2017-09-27 12:51:33 UTC
Infamous fake-news writer Paul Horner dies
USA TODAY NETWORK
Kaila White and Alden Woods, The Arizona Republic
Published 7:34 p.m. ET Sept. 26, 2017 | Updated 8:24 p.m. ET Sept. 26, 2017
PHOENIX — Fake-news pioneer Paul Horner, whose hoaxes drew international attention on the Internet and during the 2016 presidential election, died in Phoenix on Sept. 18, officials confirmed. He was 38.
For at least six years, Horner sprayed the Internet with intentionally false stories designed to inflame readers. Those stories often went viral on Facebook, allowing him to misinform tens or hundreds of thousands of people — including eventual voters — from his Phoenix apartment.
"All the stuff I write has a moral purpose of targeting things I don’t like in society," Horner told The Arizona Republic in a September 2016 interview. "Anybody who gets tricked by my stuff is people that I’m targeting, trying to make them change the way they think."
Maricopa County Sheriff's Office spokesman Mark Casey said in a statement Tuesday afternoon that there were no signs of foul play in Horner's death, which is under investigation.
"Interviews with Mr. Horner’s family indicate the deceased was known to use and abuse prescription drugs. Evidence at the scene suggested this could be an accidental overdose," the statement said.
He died in the Laveen area of southwest Phoenix.
Horner's brother, JJ, said in a Facebook post that Paul Horner died peacefully and in his sleep.
Paul Horner also was a stand-up comedian and host of a downtown Phoenix comedy event called "Mystery Show," which attracted a few dozen attendees each session. But once Horner's fake news gained traction online, his infamous influence spread throughout the country.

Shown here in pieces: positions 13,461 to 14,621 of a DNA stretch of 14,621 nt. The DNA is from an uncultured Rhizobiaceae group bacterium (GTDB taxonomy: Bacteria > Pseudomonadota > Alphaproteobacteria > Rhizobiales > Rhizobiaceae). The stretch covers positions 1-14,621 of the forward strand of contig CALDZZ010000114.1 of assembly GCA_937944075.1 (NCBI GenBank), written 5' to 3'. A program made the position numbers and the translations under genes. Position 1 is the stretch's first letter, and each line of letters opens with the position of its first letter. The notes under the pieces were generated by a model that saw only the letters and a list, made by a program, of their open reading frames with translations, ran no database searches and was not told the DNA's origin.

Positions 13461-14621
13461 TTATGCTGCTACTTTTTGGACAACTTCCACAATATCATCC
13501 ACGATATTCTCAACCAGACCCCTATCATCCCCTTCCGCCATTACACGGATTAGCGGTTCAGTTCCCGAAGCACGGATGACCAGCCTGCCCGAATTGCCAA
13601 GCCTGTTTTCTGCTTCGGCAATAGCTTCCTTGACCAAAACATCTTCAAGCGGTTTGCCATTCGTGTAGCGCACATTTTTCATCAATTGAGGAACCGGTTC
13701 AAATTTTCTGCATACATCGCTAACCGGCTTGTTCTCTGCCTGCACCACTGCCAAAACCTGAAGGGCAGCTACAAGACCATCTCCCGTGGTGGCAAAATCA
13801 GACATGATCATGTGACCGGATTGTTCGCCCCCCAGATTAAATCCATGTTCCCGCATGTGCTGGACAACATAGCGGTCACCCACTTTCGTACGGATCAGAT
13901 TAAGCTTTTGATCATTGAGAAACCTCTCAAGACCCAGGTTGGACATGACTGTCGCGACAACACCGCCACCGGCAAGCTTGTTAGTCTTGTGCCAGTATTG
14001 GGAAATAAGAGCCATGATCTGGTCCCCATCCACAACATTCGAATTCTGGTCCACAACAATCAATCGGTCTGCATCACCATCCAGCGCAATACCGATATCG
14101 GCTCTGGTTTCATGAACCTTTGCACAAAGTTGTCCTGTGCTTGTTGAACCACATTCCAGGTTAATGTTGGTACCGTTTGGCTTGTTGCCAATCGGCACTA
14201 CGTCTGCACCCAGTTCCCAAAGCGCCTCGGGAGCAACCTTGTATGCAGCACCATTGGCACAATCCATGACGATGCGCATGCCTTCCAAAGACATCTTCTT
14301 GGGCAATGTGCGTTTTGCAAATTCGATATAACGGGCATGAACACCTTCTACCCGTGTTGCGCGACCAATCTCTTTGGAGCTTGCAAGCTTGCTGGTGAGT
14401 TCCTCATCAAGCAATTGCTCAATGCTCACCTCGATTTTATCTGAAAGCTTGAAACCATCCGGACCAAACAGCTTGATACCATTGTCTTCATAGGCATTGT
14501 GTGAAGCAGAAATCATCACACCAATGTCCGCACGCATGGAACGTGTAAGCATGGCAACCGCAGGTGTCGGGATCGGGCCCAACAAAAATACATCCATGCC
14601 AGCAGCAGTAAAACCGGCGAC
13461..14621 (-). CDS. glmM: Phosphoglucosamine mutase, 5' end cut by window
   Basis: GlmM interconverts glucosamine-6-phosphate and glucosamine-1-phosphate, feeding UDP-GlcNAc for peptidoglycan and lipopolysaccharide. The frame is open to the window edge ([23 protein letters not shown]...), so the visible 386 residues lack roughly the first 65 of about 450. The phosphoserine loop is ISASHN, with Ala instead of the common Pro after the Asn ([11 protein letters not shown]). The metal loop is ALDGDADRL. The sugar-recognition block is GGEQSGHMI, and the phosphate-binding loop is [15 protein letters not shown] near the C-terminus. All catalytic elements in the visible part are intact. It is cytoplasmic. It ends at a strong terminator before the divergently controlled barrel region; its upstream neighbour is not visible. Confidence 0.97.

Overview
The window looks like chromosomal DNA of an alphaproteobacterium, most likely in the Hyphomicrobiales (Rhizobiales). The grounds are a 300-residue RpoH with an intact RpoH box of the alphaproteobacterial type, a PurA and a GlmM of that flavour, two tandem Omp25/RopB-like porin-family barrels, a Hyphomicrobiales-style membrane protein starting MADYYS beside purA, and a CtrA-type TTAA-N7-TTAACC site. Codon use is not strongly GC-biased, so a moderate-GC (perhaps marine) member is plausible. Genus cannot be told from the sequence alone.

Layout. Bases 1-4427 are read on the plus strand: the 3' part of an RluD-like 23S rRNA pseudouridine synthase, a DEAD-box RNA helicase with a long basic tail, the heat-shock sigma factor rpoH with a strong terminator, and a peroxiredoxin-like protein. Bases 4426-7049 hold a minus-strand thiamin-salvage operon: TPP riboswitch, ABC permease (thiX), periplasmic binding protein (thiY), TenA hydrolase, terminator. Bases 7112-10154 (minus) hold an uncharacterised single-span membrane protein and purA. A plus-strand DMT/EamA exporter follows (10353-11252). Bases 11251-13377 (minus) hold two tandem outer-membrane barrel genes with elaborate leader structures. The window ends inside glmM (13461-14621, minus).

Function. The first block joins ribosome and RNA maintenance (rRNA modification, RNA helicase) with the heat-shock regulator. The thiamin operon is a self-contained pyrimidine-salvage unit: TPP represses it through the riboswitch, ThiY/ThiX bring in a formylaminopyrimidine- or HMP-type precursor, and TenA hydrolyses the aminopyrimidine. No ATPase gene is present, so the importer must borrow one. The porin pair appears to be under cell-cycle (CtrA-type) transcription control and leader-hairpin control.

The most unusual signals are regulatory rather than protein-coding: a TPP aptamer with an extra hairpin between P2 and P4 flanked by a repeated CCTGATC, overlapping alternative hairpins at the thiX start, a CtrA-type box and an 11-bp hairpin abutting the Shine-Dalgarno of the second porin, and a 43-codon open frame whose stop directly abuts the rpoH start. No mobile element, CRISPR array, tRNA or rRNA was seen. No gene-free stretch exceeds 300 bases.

"There’s nothing that I’m putting out now that’s not getting at least 20 to 50 thousand views," Horner said last year. "And that’s not really viral. A hundred-thousand is viral."
Spreading a fake-news empire
Using official-sounding domain names like CNN.co.de and Microsoftsite.com, Horner’s stories swerved from over-the-top jokes to political firebombs, namely the super-viral "Donald Trump Protester Speaks Out: 'I Was Paid $3,500 To Protest Trump's Rally.'"
His stories followed a simple formula: Use a famous name, include a real photo and make at least the first few sentences read like a standard news story. That way, his stories would have credibility before readers began to doubt.
"Anybody can write a story," Horner said. "I’ll make sure the first couple paragraphs are always super-legit. The title will be legit, the image when you share it on Facebook will look super-legit, everything will look super-real, perfect. And then after that, I’ll just gradually have more and more ridiculous bulls--t."
Many of his hoaxes were picked up by news outlets and political players who failed to fact-check the claims.
President Trump's former campaign manager, Corey Lewandowski, tweeted a link to Horner's story about paid protesters. Fox News once reported that President Obama had personally funded "The Museum of Muslim Culture" during a government shutdown — a story Horner made up. Stories about Obama banning "patriotic stuff" constantly went viral.
That influence led The Washington Post to credit Horner with an "enormous impact" on the 2016 presidential election.